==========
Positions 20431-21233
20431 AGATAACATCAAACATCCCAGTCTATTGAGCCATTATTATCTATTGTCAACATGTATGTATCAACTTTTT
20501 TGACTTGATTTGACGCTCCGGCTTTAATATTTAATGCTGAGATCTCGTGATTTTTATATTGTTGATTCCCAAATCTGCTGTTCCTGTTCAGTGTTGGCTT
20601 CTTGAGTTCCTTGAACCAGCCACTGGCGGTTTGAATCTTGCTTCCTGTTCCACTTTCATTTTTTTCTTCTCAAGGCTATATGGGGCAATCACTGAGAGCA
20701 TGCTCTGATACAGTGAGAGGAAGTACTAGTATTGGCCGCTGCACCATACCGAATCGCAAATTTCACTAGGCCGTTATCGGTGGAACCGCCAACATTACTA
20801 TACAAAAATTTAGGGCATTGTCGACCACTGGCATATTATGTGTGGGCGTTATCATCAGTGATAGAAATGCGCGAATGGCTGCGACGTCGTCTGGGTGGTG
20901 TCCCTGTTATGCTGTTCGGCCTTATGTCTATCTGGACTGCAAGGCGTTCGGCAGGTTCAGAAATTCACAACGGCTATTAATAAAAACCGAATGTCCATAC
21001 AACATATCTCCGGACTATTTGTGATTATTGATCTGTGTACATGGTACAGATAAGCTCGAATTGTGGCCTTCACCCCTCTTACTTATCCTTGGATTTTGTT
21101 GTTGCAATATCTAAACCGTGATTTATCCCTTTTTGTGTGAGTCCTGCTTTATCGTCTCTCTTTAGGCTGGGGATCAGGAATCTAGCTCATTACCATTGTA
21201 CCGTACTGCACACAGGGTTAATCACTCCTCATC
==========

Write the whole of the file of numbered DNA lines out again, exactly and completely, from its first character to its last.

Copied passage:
Positions 20431-21233
20431 AGATAACATCAAACATCCCAGTCTATTGAGCCATTATTATCTATTGTCAACATGTATGTATCAACTTTTT
20501 TGACTTGATTTGACGCTCCGGCTTTAATATTTAATGCTGAGATCTCGTGATTTTTATATTGTTGATTCCCAAATCTGCTGTTCCTGTTCAGTGTTGGCTT
20601 CTTGAGTTCCTTGAACCAGCCACTGGCGGTTTGAATCTTGCTTCCTGTTCCACTTTCATTTTTTTCTTCTCAAGGCTATATGGGGCAATCACTGAGAGCA
20701 TGCTCTGATACAGTGAGAGGAAGTACTAGTATTGGCCGCTGCACCATACCGAATCGCAAATTTCACTAGGCCGTTATCGGTGGAACCGCCAACATTACTA
20801 TACAAAAATTTAGGGCATTGTCGACCACTGGCATATTATGTGTGGGCGTTATCATCAGTGATAGAAATGCGCGAATGGCTGCGACGTCGTCTGGGTGGTG
20901 TCCCTGTTATGCTGTTCGGCCTTATGTCTATCTGGACTGCAAGGCGTTCGGCAGGTTCAGAAATTCACAACGGCTATTAATAAAAACCGAATGTCCATAC
21001 AACATATCTCCGGACTATTTGTGATTATTGATCTGTGTACATGGTACAGATAAGCTCGAATTGTGGCCTTCACCCCTCTTACTTATCCTTGGATTTTGTT
21101 GTTGCAATATCTAAACCGTGATTTATCCCTTTTTGTGTGAGTCCTGCTTTATCGTCTCTCTTTAGGCTGGGGATCAGGAATCTAGCTCATTACCATTGTA
21201 CCGTACTGCACACAGGGTTAATCACTCCTCATC